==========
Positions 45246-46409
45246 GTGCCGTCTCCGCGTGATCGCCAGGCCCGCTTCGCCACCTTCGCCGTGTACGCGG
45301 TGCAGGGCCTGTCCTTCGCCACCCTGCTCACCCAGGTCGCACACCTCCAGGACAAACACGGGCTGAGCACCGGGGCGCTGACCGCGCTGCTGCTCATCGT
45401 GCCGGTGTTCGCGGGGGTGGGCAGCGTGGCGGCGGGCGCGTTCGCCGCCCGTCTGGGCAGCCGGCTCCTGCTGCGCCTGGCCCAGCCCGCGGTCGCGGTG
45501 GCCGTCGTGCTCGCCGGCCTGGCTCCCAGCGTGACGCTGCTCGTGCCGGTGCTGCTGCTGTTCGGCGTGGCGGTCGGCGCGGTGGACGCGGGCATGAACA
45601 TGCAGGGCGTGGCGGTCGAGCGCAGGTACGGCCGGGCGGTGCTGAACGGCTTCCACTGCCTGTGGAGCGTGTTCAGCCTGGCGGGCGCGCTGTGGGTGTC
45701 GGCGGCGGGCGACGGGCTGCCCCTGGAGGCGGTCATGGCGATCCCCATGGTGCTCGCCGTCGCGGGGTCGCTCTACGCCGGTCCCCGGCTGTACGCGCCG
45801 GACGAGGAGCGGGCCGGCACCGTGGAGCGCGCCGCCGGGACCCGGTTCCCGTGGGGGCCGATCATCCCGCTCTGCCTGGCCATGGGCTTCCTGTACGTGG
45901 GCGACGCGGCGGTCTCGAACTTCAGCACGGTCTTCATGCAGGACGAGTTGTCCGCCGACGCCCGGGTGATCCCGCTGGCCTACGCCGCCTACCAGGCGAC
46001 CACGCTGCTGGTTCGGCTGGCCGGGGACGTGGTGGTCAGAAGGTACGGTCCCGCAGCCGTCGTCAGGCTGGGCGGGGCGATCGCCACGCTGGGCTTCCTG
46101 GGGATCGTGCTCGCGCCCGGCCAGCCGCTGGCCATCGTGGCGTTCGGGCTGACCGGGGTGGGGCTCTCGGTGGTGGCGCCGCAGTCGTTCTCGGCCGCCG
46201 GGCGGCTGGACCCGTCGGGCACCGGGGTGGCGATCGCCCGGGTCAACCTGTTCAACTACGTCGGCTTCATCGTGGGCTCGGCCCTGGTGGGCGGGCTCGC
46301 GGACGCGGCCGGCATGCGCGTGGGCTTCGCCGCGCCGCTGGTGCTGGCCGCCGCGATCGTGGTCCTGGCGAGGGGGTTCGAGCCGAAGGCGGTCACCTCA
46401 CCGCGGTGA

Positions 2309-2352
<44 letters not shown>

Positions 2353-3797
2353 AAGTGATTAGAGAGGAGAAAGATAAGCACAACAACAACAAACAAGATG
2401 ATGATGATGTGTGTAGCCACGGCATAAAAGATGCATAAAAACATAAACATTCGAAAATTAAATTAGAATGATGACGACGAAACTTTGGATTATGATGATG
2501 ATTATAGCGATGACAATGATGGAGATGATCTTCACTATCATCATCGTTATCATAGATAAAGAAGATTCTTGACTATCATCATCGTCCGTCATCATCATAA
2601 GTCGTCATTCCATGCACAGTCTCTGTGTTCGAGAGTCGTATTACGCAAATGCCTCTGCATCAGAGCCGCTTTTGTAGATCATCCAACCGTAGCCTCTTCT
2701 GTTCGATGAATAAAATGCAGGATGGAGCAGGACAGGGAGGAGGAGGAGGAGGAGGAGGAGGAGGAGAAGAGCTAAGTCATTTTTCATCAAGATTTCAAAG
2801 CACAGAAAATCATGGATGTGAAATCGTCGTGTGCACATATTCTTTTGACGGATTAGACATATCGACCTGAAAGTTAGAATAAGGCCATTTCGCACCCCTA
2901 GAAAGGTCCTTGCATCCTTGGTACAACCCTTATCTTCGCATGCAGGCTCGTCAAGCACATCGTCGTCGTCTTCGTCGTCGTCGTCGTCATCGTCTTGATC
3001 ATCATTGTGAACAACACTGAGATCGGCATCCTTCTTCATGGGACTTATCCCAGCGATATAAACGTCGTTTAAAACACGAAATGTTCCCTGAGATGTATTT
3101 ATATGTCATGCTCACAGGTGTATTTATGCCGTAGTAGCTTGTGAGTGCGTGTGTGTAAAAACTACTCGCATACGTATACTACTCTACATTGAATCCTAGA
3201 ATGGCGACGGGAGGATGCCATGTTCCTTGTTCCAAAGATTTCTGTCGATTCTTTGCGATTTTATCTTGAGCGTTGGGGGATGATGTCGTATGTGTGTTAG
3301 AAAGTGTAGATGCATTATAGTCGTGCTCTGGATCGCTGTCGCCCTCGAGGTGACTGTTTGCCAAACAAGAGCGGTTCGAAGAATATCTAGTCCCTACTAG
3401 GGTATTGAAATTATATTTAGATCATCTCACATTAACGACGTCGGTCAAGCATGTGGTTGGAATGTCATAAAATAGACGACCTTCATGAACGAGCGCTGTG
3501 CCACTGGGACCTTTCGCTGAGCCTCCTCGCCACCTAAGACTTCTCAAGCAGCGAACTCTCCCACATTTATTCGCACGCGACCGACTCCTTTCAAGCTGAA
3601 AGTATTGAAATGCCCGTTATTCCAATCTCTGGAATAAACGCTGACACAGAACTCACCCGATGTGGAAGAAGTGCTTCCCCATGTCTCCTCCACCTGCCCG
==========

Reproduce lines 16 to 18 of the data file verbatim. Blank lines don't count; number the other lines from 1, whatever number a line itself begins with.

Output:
<44 letters not shown>

Positions 2353-3797
2353 AAGTGATTAGAGAGGAGAAAGATAAGCACAACAACAACAAACAAGATG